‘Some writers you read and move on, but every now and then you read one whose work knocks you back against the wall,’ says NPR. ‘This happened to me with the great Italian novelist Elena Ferrante.’
The Age wrote of volumes one and two of the Neapolitan series, My Brilliant Friend and The Story of a New Name: ‘One of the most astounding—and mysterious—contemporary Italian novelists available in translation, Elena Ferrante unfolds the tumultuous inner lives of women in her thrillingly menacing stories of lost love, negligent mothers and unfulfilled desires.’
‘The through-line in all of Ferrante’s investigations, for me, is nothing less than one long, mind-and-heart-shredding howl for the history of women (not only Neapolitan women), and its implicit j'accuse. Ferrante seems to be holding our heads stiffly so that we cannot look away, telling us repeatedly, This is how it is,’ says SFGate.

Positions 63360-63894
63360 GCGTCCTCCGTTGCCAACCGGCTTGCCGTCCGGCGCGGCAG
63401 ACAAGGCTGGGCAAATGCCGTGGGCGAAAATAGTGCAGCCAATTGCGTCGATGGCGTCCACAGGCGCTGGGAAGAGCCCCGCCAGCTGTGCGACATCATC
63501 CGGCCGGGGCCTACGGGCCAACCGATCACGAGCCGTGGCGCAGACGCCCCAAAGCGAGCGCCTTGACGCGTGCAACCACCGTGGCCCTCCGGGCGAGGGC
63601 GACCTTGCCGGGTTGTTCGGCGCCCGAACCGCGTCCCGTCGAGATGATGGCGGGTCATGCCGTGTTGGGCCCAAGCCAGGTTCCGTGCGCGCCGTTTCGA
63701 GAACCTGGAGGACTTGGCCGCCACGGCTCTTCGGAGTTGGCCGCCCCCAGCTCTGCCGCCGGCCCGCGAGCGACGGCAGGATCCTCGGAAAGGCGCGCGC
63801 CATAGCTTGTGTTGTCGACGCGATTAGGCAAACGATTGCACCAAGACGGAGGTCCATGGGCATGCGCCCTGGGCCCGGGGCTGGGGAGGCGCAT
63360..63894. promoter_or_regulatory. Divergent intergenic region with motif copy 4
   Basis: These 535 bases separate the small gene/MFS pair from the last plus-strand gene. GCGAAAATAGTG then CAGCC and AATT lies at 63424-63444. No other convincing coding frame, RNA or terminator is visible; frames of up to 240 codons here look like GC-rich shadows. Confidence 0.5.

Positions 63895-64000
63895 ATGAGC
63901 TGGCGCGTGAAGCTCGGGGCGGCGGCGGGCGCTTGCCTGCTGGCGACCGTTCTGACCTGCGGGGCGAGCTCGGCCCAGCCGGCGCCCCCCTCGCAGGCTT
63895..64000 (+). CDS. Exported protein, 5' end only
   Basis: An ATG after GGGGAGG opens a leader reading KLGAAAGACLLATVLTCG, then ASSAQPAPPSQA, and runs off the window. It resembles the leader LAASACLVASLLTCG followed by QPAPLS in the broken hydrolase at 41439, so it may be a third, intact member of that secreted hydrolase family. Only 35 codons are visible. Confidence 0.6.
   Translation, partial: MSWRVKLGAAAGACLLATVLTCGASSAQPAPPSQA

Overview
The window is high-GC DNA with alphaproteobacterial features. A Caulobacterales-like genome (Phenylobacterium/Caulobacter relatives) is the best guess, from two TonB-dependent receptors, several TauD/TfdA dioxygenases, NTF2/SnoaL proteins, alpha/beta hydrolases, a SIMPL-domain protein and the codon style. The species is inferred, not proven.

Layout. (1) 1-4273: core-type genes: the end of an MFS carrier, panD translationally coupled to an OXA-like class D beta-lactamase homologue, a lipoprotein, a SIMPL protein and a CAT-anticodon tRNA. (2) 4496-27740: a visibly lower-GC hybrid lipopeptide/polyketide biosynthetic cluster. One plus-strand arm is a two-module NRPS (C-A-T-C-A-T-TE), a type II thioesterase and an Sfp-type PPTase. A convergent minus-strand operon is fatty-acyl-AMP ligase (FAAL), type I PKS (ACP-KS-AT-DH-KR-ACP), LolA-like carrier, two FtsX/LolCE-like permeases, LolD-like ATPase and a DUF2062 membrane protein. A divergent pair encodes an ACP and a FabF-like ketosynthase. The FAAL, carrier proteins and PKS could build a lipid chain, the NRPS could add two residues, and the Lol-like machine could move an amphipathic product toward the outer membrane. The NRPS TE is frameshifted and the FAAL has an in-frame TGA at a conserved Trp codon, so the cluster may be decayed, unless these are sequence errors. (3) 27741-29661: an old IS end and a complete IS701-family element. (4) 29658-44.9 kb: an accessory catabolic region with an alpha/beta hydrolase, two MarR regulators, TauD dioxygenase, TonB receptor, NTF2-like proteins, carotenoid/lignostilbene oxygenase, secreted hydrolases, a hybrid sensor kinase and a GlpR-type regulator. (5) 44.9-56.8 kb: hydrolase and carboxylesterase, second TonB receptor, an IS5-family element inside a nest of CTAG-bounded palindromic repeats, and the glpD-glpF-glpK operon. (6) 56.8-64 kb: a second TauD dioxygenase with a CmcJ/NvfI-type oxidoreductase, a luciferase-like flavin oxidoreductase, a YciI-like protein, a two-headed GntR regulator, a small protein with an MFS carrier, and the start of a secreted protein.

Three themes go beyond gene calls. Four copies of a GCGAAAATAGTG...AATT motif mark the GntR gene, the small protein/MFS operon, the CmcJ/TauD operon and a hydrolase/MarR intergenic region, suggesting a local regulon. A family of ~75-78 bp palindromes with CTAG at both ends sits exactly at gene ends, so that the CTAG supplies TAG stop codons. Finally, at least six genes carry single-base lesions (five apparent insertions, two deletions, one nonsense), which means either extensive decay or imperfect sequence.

‘I don’t think I’ve ever read anything quite so confessional as this,’ says Lisa Hill at ANZ LitLovers of My Brilliant Friend, and reading The Story of a New Name has left her ‘tormented by impatience’ for book three in the series.